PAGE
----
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    Playing a game of dreidel is a common practice during Hanukkah, a traditional celebration in the Jewish calendar in honor of the re-dedication of the Temple of Jerusalem.

    While Hanukkah traditions do not include playing with the dreidel as a mandatory practice, it has nonetheless become part of the Hanukkah tradition to add a festive mood to the occasion.

    Dreidel Sizes

    Dreidel sizes basically come in dimensions of 3.5 inches high x 1.5 inches wide for the regular size, while smaller versions are also available measuring approximately 2 inches high and 1.5 inches wide.

    A more elaborately-designed dreidel may be a bit taller, measuring at least 4 inches high. Usually, when you purchase a dreidel, it comes with a base to give you specific spot to spin the top on.

    Most dreidels are made of wood but the ones with more elegant designs are usually made from ceramic, silver or brass materials.

    There are also dreidels that come in various colors, one color for each of the four sides of the dreidel to make them look more fun and attractive for the kids.

    How to Play the Game

    There are very simple rules on how to play the game of dreidel. Each dreidel comes with 4 symbols, one for each side of the spinning top. These are basically 4 letters from the Hebrew alphabet.

    Nun means nothing, Gimel in English translation means all, Hei means half and finally, Shin is translated as put.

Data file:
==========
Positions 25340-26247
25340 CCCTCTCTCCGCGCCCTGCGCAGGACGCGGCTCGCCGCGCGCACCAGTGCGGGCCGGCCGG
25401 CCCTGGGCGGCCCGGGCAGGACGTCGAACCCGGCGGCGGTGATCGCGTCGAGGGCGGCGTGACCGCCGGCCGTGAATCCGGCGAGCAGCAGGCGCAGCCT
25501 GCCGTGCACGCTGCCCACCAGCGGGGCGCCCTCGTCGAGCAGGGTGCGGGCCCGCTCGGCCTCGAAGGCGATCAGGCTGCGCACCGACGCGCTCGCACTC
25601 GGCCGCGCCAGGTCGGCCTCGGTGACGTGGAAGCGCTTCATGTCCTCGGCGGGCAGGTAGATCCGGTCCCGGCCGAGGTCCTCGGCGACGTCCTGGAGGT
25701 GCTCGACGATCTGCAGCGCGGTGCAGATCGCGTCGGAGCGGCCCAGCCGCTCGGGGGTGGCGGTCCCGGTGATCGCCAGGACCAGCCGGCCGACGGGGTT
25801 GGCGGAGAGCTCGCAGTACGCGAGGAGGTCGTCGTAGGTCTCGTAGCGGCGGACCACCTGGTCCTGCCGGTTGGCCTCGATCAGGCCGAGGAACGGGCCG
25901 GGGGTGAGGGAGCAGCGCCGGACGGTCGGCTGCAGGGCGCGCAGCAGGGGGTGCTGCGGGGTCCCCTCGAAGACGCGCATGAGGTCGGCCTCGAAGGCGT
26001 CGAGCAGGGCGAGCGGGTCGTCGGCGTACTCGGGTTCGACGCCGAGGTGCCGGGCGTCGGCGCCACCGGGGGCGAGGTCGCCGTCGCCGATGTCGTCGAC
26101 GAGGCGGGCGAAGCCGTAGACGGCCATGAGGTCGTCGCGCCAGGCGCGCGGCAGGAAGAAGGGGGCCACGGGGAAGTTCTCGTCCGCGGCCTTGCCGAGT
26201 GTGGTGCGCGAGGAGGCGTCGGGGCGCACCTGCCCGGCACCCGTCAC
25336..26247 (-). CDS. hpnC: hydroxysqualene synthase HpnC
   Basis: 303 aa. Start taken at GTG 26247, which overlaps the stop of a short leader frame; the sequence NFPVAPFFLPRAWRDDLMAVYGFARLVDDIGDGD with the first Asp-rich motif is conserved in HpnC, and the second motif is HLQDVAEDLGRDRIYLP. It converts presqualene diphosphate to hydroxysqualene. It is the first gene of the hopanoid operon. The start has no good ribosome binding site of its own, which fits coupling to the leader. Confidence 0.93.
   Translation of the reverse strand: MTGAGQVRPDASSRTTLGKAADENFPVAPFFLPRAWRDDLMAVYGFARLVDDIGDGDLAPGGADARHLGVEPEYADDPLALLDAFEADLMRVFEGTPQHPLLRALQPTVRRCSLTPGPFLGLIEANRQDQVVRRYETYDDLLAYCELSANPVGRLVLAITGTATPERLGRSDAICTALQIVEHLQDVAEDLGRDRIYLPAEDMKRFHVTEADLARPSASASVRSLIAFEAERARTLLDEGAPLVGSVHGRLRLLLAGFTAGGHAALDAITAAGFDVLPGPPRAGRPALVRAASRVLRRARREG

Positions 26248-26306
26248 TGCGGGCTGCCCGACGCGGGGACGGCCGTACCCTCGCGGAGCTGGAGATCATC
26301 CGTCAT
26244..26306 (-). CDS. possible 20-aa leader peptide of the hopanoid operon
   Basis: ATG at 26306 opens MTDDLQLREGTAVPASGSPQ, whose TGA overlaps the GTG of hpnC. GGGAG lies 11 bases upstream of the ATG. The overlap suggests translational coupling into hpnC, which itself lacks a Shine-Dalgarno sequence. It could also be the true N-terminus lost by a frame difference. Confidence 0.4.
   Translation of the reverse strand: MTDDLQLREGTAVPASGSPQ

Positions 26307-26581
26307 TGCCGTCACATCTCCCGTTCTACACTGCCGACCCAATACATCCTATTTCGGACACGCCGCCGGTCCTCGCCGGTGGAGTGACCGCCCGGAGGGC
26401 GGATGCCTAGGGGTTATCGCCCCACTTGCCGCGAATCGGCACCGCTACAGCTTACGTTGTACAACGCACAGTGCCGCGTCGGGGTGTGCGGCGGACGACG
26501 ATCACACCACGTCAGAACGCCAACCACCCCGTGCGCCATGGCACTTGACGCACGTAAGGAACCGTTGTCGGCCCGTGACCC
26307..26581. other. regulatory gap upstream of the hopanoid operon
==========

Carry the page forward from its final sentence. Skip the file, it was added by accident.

To start the game, players are asked to put their “bets” in the pot, which usually are chocolate gelt coins. Each player is required to bet one gelt. Players will take turns spinning the dreidel.

    For every letter that faces up, the player who spun the top should do exactly what the letter means. So if the player gets Nun, he need not do anything except wait for his turn again.

    If Gimel comes up, the player gets all the pot; Hei shows facing up, the player gets ½ the pot and if Shin is shown after a spin, the player adds one more gelt or bet to the pot.

    The player with the most number of acquired gelt coins is declared the winner. At any time during the game, if a player has “lost” all of his gelt coins, he is taken out of the game unless another player “lends” him some of his own gelt.

    Incidentally, playing the game of dreidel has become as more than just a household game. There are tournaments being played across North America coinciding with the celebration of Hanukkah.

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